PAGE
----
An expected ending to a sad story

It seems that the attempt to achieve a ceasefire between Israel and the Palestinians as part of the implementation of phase I of the roadmap has collapsed, with a return to the usual vicious circle of violent actions and counteractions.

The publics of the two sides accepted the short period of relative tranquility with eagerness and a strong wish not to regress to the former condition of violent conflict, and yet, when it collapsed, nobody seemed to be surprised. This deserves an explanation. If the vast majority of the two peoples wants a resumption of the peace process, supports implementation of the roadmap and longs for an end to the bloodshed, why are the two sides regressing to mutual violence so easily and so quickly, and nobody is really surprised? What is the explanation for this wide gap between public opinion and the leadership decisions of the two parties?

One possible explanation is the discrepancy between the yearning in each camp for tranquility and the belief that it is indeed possible. Each party believes that its side wants a peaceful solution but that it cannot trust the other side. Because of this mutual mistrust, neither party accepted the roadmap in good faith and neither believed it would really be implemented. The only purpose of accepting it was to transfer the ball to the other’s court, and create a perception among the third parties and especially the United States that the failure was the fault of the other party.

Another explanation is the inability of the two leaderships to change well-rooted patterns of behavior. The Palestinian leadership continually makes empty promises that it will deal with terrorism. Then it does nothing, while hoping that somehow things will fall into place and everything will be fine. When everything is not fine, they rush to utter excuses and tell the external world the fairy tale that if they do anything against the armed groups it will lead to a civil war. They continually talk in two tongues, one aimed at their people and the other aimed at the outer world, because they do not have the courage to tell the truth to their people. They cannot stop bickering and fighting for personal positions instead of uniting around a common positive policy that will bring them closer to the realization of their national goals.

Israeli leaders also lack the courage to tell their people the truth; therefore they prefer to hide behind outbursts of emotional response. The best example is the Israeli cabinet decision to work for the expulsion of Palestinian leader Yasir Arafat. Prime Minister Ariel Sharon knows that it is not feasible due to international outrage. Moreover he knows that it will not help to ameliorate the situation. But it is very convenient for him to accept such a decision that will satisfy the right-wing elements in his government and some angry elements in the Israeli public, instead of telling the Israeli people the sad truth that his policy has reached a dead end.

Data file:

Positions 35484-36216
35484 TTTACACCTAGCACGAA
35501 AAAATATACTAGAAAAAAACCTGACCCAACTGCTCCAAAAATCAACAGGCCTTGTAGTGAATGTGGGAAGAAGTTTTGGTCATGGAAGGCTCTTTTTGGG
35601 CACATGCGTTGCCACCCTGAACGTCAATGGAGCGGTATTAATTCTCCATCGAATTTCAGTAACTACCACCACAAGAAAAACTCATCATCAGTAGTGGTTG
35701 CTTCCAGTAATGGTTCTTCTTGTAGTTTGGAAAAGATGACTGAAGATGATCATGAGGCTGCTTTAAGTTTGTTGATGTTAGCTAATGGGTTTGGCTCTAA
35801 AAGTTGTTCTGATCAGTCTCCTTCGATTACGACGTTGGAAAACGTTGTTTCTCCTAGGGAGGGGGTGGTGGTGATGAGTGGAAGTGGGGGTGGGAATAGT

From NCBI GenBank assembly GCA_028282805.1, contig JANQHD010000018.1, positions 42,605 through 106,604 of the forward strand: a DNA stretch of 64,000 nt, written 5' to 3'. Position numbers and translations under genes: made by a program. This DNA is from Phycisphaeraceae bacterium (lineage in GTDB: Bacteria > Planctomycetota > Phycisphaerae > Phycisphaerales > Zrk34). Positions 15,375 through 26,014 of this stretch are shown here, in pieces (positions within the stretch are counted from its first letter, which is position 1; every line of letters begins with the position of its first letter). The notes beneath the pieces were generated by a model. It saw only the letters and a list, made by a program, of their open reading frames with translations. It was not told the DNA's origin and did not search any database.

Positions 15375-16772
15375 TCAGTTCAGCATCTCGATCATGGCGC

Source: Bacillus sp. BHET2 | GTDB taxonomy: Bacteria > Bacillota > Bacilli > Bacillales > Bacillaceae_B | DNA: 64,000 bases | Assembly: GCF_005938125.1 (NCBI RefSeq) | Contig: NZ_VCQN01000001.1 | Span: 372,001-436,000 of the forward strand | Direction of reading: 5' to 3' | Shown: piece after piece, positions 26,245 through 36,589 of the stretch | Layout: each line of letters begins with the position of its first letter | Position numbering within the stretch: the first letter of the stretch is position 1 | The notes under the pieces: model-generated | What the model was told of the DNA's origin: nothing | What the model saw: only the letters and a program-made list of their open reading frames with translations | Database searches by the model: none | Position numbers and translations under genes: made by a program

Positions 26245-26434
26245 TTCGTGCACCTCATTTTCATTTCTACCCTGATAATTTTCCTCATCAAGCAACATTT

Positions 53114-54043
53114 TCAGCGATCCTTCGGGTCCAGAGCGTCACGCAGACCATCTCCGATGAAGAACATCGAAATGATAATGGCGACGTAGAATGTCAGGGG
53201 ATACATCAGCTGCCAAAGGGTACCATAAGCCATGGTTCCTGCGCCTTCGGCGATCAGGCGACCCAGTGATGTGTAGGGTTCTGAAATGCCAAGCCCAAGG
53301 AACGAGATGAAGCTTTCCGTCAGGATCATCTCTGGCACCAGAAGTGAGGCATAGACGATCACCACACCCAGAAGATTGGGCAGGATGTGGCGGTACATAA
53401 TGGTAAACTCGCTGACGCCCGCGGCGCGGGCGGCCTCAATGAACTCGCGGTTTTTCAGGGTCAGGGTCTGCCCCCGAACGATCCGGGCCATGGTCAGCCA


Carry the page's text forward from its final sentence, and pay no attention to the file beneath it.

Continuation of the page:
The Israeli government and security establishment cannot overcome their urge to react with violence to any violent provocation by the Palestinians, not understanding that the pacification of the Palestinian population is a process that will take time, and that Israel’s almost automatic response does not give this process the slimmest chance of succeeding. Nor is the Israeli leadership capable of ceasing to personalize the problem, believing that if it gets rid of this Palestinian person or has another Palestinian figure as its interlocutor this will solve the problem.

Is this a hopeless situation? Can anything be done? Technically speaking, the nomination of Ahmad Qurei (Abu Alaa) as Palestinian prime minister provides an opportunity to resume the hudna (ceasefire) and put the train back on the track of implementation of the roadmap. One could also argue that Abu Alaa has a better chance of success then former Prime Minister Mahmoud Abbas (Abu Mazen), because he enjoys better support among the Palestinian leadership and has adopted a more intelligent modus operandi of trying to manipulate Arafat to accept his policy instead of entering a direct public confrontation with the Palestinian leader. It is also possible that it will be easier for Sharon and Abu Alaa to reach an understanding regarding phase II of the roadmap, which establishes a Palestinian state with provisional borders, because Abu Alaa already developed the concept of such a state together with Shimon Peres and with the backing of Sharon, when Peres was in Sharon’s government, while Abu Mazen basically objected to the concept of additional interim arrangements.

The real problem is that the fundamental mutual distrust and the inability of the two leaderships to get out of their familiar patterns of behavior will mount the same obstacles against any attempt to build something positive with Abu Alaa’s government. Assuming this is the case, it is time to return to developing ideas that seek to combine unilateral steps by the two sides with more intensive international involvement, as a way of maintaining a more stable and quiet situation that could later enable the rebuilding of mutual trust and political progress towards reconciliation.